RESEARCH NOTES FOR A PERFORMANCE OF CARMINA BURANA IN SAO PAULO
A Production Concept by Carmen Helena Tellez
September 2 and 3, 2009, University of Sao Paulo
Concept and Music Direction: Carmen Helena Tellez
Scenic Direction: Roberto Borges
Visual Images and Supertitles: Carmen Helena Tellez, Mark Doerries and Cinthia Alireti:
The Composer: Howard Swyers
The Swan: Daniel Bubeck
Sophia: Abigail Mitchell
Chorus of ECA and Studio Coral, Marcoantonio da Silva Ramos, chorus director
Eloisa and Amilcar Zani, piano duo
Percussion Group of ECA
1. THE GENERAL CONCEPT
This production concept for Carmina Burana can be defined as an allegorical illustrated presentation of a popular yet mysterious composition. Carmina Burana is the best-known work of the controversial German composer Carl Orff. With its famous opening theme “O Fortuna”—used in films and commercials everywhere– and its exciting rhythms about sex and gambling, Carmina Burana is performed several days of every week in some part of the world to enthusiastic audiences. Still, the composer characterized this composition as his most obscure and enigmatic. This comment by the composer opens the possibility of a new interpretation, where Carmina Burana may act as the colorful and entertaining mask of an underlying and deliberately hidden message.
The texts and inspiration of Carmina Burana arise form the medieval manuscript of the same name, found in the Benediktbeuern Abbey in Bavaria. It is a collection of poems and songs written between the 11th and 13th centuries in Latin, German, French and other languages by Golliards–wandering students of the time. Today, the medieval Carmina Burana has arisen to the level of a symbol of the European union, given that it represents a time when scholars easily traveled from region to region, all speaking Latin, but also preserving and disseminating diverse vernacular cultures. However, it is unlikely that Orff was animated by this idea in 1937, when the work was composed and premiered. Instead, this project reflected his interest in early music, myths and ritualized drama.
Orff classified Carmina Burana as a collection of “Secular songs for singers and choruses to be sung together with instruments and magic images.” This subtitle has led to many scenic productions of Carmina Burana, most frequently as a ballet. The present production concept would not be staged as such. Instead, it should be considered a concert that displays, in the manner of a Tarot reading, the symbols and allegories suggested by research on Orff and by the composer’s own comments. It does not represent Orff’s life, but using his experiences as a trigger for reflection, it meditates on the terrible destiny of artists living in a Fascist regime. The cruelty of this fate may be, not that the artist may be exiled, ostracized, or worse, but also that a necessity for acquiescence may destroy the artist’s soul.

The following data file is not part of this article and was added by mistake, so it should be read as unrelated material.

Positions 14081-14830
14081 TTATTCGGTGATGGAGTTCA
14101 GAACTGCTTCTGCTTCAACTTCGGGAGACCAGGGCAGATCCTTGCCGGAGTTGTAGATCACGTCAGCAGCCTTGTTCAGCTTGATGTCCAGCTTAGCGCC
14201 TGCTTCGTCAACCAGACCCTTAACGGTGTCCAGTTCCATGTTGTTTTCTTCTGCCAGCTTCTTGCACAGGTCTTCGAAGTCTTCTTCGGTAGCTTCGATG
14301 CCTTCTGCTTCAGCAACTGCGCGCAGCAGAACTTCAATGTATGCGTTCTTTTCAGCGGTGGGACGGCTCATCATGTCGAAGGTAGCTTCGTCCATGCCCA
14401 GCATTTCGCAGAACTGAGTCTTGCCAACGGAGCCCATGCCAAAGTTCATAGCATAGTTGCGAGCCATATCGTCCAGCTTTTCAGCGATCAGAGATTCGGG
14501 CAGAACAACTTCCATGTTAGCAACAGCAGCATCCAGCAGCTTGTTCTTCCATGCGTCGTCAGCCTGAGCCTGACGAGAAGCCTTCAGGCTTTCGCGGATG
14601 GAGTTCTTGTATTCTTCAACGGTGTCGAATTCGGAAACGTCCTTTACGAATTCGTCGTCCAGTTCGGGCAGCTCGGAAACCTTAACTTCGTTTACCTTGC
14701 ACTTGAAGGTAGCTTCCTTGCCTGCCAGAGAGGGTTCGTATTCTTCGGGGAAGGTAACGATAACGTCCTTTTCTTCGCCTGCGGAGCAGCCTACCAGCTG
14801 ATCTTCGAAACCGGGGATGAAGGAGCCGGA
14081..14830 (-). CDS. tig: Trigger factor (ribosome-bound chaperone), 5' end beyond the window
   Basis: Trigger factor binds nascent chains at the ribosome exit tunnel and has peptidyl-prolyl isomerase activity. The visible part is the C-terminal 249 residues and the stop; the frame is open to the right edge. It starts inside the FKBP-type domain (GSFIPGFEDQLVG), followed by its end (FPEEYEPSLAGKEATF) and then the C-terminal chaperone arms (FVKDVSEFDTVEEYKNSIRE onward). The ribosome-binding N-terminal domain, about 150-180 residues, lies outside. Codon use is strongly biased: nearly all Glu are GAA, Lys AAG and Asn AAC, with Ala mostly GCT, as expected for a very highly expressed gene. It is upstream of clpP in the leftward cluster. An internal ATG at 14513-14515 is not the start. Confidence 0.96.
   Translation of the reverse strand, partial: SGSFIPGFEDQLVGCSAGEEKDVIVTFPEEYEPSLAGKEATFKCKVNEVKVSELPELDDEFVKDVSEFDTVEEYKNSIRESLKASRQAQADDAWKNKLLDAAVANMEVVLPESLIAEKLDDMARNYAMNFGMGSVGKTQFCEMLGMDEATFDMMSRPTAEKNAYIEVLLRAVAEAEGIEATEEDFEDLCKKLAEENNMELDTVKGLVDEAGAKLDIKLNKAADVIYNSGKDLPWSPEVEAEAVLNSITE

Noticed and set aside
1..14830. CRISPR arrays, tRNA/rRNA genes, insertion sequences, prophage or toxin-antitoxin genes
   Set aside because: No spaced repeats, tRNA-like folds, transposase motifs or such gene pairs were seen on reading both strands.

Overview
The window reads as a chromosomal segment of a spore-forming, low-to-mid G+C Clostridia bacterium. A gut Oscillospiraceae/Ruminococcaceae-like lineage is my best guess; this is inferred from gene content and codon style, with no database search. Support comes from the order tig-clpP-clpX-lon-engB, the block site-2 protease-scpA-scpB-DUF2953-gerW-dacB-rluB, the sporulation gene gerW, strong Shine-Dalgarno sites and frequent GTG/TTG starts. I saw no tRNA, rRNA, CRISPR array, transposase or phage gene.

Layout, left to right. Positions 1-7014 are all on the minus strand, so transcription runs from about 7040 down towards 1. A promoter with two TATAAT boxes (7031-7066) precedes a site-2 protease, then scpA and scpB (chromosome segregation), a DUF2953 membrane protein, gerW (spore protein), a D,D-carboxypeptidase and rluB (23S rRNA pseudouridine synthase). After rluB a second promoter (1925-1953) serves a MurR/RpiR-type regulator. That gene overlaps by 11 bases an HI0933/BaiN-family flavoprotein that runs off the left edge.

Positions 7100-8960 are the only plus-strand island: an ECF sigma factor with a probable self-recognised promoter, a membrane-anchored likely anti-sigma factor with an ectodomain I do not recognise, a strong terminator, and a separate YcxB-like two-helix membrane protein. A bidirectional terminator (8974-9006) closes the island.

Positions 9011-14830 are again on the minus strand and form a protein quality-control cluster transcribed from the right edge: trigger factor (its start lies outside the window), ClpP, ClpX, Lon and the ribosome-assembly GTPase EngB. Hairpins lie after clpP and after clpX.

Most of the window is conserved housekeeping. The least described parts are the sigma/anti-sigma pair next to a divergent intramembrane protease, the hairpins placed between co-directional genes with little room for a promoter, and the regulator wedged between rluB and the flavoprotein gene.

Carl Orff states in Tony Palmer’s 1995 film “O Fortuna” that “Where you are born, and when you are born is everything.” In other statements quoted by scholars studying his life and work, he also revealed his belief that the World is all that exists, and that after this life, there is nothing. These ideas are very consistent with esoteric interpretations of the meaning of Fortuna, as one of the Tarot cards, and as a pervasive emblem in manuscripts from the Middle Ages, including the original Carmina Burana. Indiana University professor John Woodcock commented to me in conversation that the lesson to be learned is that we are all riding the Wheel of Fortune, which rises and falls inexorably, and we dance on top of it as best we can. Moreover, medieval emblems consistently taught that Fortune is blind, and the man that follows it will be led astray. From these experiential concepts about Fortuna we can proceed to more metaphysical meanings, such as Fortuna standing for the cycles of the Universe at large, and by extension, as equivalent to the Eastern idea of Karma. These interpretations may explain why the famous Exordium and Epilogue in Orff’s Carmina Burana, the chorus “O Fortuna” has a dark and foreboding affect, in contrast to the orgiastic sensuality displayed in the rest of the piece.
Carl Orff considered himself an heir of mankind’s myths and the archetypal messages of Greek tragedy. He set versions of Oedypus and Antigone, as well as a tale by the brothers Grimm, Der Mond (The Moon). In fact, of all the archetypes present in his work, the Moon is the most pervasive. His Carmina Burana opens with a direct reference to the Moon, and consequently, both Fortuna and the Moon will become interchangeable in this production. In archetypal interpretations, as well as in the esoteric Tarot, the Moon represents the feminine, the unconscious, the relationship to fame and the masses, and deception.
Even though this production is not a biography of Carl Orff, a short reference to his personal experience is inserted in the Second Tableau as a morality play within a play. Musicologist Kurt Huber is believed to have assisted Orff in his composition and in his research for Carmina Burana. His sacrifice as the leader of the White Rose resistance movement against the Nazis, along with that of his student Sophie Scholl, is offered here as a temporal representation of the sacrifice of all those who fought for the rescue of the true German spirit, and to all those who suffer under authoritarian regimes of all political persuasions. We are grateful to scholar Jud Newborn for his thorough research on this tragic stage in European history.